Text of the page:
Come July, there will be yet another regional airline opening shop in the country. Air Carnival will not be a player connecting big cities with each other, but one that tries to make inroads into less connected and unconnected air routes.
Air Carnival is only the latest entrant into the regional aviation sector. There are already players like Air Pegasus, TruJet and others that seek to tap into the short haul segment. The new National Civil Aviation Policy (NCAP), with its unarguable emphasis on regional connectivity and affordability might well foster an environment where flying becomes mainstream for thousands of the unconnected.
“The regional connectivity scheme (RCS) under NCAP will connect India’s remote unconnected regions, boost tourism, create jobs and stimulate the economy in Tier 2-3 cities,” observed Amber Dubey, Partner, KPMG India and an Aerospace and Defence expert.
Shyson Thomas, Managing Director, Air Pegasus says there is immense potential for anyone gutsy enough to enter the segment. “While mid-segment and large players with larger aircraft cannot get sufficient passenger load to realise profits, those with smaller aircraft of 60 to 70 seats can easily do so,” he said.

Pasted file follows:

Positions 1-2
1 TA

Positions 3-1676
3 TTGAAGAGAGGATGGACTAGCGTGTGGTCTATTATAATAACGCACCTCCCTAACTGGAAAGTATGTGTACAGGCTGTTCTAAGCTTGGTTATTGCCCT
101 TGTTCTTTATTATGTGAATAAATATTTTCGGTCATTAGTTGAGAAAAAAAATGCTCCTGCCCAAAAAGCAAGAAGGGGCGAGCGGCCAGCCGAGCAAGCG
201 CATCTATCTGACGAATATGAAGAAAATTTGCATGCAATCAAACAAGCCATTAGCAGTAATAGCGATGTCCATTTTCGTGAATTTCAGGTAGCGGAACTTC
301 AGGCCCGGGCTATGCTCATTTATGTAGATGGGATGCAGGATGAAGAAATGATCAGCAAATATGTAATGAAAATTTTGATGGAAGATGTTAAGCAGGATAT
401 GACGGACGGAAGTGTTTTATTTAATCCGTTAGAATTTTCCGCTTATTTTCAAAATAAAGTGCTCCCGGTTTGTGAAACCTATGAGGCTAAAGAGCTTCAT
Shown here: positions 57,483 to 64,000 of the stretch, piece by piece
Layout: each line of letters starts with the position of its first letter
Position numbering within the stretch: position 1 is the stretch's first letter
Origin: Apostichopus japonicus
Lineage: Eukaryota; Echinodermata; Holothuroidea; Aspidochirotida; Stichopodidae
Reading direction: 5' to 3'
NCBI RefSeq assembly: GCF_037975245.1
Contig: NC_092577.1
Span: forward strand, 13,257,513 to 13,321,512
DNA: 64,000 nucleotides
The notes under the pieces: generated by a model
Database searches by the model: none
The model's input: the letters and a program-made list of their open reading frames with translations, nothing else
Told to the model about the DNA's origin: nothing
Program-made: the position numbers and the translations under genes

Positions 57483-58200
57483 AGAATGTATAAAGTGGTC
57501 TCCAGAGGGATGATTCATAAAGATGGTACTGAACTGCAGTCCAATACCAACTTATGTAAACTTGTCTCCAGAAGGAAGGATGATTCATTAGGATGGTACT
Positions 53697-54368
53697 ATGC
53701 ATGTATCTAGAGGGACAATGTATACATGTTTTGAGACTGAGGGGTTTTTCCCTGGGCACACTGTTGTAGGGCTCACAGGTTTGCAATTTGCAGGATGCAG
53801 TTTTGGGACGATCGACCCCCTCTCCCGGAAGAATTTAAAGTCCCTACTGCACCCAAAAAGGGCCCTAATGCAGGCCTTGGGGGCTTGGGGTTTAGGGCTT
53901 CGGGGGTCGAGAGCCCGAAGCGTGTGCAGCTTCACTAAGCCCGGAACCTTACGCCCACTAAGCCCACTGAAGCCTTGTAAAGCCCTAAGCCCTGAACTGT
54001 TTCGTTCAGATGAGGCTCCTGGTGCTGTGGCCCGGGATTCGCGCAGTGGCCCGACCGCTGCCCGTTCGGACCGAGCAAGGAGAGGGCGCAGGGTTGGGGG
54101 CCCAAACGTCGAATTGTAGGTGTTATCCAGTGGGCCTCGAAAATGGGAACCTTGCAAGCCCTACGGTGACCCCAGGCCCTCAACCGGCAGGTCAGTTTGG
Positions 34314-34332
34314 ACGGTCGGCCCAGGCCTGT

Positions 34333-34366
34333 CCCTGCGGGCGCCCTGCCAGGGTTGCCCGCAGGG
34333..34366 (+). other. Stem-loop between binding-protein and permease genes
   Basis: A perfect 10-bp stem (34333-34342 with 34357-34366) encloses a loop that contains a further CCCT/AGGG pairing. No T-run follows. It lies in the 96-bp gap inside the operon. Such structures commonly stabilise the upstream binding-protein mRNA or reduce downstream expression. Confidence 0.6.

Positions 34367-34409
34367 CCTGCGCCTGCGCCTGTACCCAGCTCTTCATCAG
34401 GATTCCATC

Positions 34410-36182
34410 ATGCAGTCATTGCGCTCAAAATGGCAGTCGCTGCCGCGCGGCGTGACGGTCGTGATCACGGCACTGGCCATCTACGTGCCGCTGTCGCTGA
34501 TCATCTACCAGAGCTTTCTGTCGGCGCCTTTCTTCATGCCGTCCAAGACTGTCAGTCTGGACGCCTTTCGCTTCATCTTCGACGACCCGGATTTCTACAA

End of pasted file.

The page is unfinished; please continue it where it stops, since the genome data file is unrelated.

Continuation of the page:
Air Carnival is entering the Madurai to Chennai sector with an ATF 72 – 500, seating 70. According to sources, the route already sees 86 per cent occupancy. “We have sufficient load factors on most routes we ply. and there is space for competition,” stated Thomas.
Pegasus is also planning to invest in seven or eight more aircraft and is also increasing routes it covers to 24. Joshua Garnett Womens JerseyShare This